Why is that cameras and cars are easier to manipulate than spreadsheets and word processors? You can argue that the latter offer more features, but I think that 200-300 car features is probably comparable to the number of features I use in office products.

I think the key difference is whether or not people have a good existing mental model of how something is supposed to operate. I know, for example, that pretty much any non-American car is going to turn headlights on and off with some stick on the left side of the steering wheel. I’m probably going to pull it back and forth to activate the high beams. I know that there’s going to be an AM/FM band selector for the radio and that there’s going to be a button (probably, with a red triangle on it) that controls the emergency flashers. Every once in a while, I’ll rent an American car and I’ll have to hunt for a headlight know on the dashboard, to the left of the wheel. Every once in a while, too, I talk to someone old enough to remember the metal “pushbutton” on the floor that controlled the high beams on American cars until about 1970.

I knew how to operate the Canon cameras because I already own a Canon camera. Canon is smart enough to minimize UI differences between cameras. They’re also smart enough to exploit common standards or practices. The exposure mode knob is pretty standard on most cameras (with settings for “P”, “M”, “Av” and “Tv” and a bunch of icons). The “CF” button though is not. “CF” stands for “Custom Function”. This is where Canon “hides” about 25 functions that only advanced (or anally retentive) users need to access.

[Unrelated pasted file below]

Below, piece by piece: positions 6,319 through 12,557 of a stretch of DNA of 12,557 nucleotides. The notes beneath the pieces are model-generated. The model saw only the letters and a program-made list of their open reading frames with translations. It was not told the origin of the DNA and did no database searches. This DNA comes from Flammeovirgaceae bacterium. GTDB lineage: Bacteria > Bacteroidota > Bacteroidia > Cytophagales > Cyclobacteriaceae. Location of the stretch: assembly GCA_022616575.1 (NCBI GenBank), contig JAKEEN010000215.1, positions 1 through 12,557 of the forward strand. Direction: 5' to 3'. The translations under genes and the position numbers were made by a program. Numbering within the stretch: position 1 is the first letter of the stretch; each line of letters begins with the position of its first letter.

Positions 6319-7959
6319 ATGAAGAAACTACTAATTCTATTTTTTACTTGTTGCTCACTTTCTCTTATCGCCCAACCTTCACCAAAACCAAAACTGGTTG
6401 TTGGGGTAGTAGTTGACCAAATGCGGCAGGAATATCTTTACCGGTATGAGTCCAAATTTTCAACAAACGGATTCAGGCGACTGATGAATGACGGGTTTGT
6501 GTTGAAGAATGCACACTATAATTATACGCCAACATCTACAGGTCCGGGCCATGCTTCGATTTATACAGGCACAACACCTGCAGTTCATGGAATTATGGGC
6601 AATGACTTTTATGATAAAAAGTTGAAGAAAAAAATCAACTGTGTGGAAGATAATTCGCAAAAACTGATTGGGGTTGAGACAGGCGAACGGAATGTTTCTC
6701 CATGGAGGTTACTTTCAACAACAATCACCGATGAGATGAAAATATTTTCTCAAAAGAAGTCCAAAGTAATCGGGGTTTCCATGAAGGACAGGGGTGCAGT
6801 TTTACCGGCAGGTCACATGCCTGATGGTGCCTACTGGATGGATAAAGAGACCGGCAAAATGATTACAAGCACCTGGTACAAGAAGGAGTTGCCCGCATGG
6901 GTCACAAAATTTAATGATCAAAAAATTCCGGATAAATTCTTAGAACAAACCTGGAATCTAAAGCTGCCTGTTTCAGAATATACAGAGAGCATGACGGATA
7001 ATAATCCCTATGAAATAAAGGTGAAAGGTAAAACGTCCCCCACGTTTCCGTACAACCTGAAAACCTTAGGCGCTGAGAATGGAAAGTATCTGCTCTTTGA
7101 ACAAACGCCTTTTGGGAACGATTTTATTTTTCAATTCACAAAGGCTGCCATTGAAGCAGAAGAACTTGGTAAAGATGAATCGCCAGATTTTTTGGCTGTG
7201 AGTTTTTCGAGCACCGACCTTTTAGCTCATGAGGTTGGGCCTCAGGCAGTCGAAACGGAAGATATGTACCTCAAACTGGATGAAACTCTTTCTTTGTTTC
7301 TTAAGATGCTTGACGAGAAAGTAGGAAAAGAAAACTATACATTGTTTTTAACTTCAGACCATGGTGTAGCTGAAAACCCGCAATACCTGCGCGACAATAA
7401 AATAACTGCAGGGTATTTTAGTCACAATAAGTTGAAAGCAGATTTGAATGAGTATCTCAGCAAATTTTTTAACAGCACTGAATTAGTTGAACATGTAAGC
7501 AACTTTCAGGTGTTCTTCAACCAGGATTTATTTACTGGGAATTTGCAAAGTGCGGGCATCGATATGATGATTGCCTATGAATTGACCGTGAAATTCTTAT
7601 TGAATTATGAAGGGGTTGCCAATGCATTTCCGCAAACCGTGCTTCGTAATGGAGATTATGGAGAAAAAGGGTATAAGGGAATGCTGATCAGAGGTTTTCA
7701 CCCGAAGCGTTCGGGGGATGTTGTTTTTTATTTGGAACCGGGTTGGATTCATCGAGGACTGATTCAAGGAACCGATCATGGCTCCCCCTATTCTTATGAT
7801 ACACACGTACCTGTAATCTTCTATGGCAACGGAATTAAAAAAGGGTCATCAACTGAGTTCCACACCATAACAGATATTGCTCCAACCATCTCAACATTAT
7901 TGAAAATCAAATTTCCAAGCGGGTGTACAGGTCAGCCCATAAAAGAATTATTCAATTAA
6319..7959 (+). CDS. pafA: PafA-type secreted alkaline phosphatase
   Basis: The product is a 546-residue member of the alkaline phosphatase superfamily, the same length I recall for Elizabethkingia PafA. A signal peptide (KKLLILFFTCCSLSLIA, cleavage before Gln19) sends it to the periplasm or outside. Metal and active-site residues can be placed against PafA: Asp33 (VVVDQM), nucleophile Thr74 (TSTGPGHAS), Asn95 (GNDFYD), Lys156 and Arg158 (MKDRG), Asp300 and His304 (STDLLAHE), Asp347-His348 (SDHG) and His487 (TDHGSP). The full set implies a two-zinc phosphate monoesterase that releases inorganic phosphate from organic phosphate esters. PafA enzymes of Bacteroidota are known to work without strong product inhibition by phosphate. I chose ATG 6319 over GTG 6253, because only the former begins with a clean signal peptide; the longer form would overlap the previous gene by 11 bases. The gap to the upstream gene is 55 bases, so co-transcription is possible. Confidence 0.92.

Cameras are a great example of the need to balance power and complexity. The Canon 40D is a formidable instrument. It provides tremendous flexibility over shutter speed, aperture control, flash synchronization, mirror lockup, picture resolution, etc. Either that or you can just put it on “P” and press the shutter.

“Software”, broadly, has no such well-defined model for how it should operate. There are some standard paradigms (for example: establish a selection and then perform an operation on it), but beyond the basics, there is too much variation between applications. For a while, we could count on “File”, “Edit”, “View” and “Help” menus but now Microsoft has gone and messed that up, too. After months of using the new version of Office, I’m still playing “find where they’ve gone and hidden my favorite operation.”

My only excuse when preparing my talk was that, at least, we only make matters a little more complicated. For the most part, the access control mechanisms that we provide are ones with which our customers should already be familiar (on Windows computers). We extend these mechanisms to work with UNIX, Linux and Mac OS X computers adding “only one” new one: the Cell concept. Here, too, we associate Cells with AD organizational units rather than inventing a parallel administration entity.

By the way, if you want to watch the recorded Webinar, you can see it here.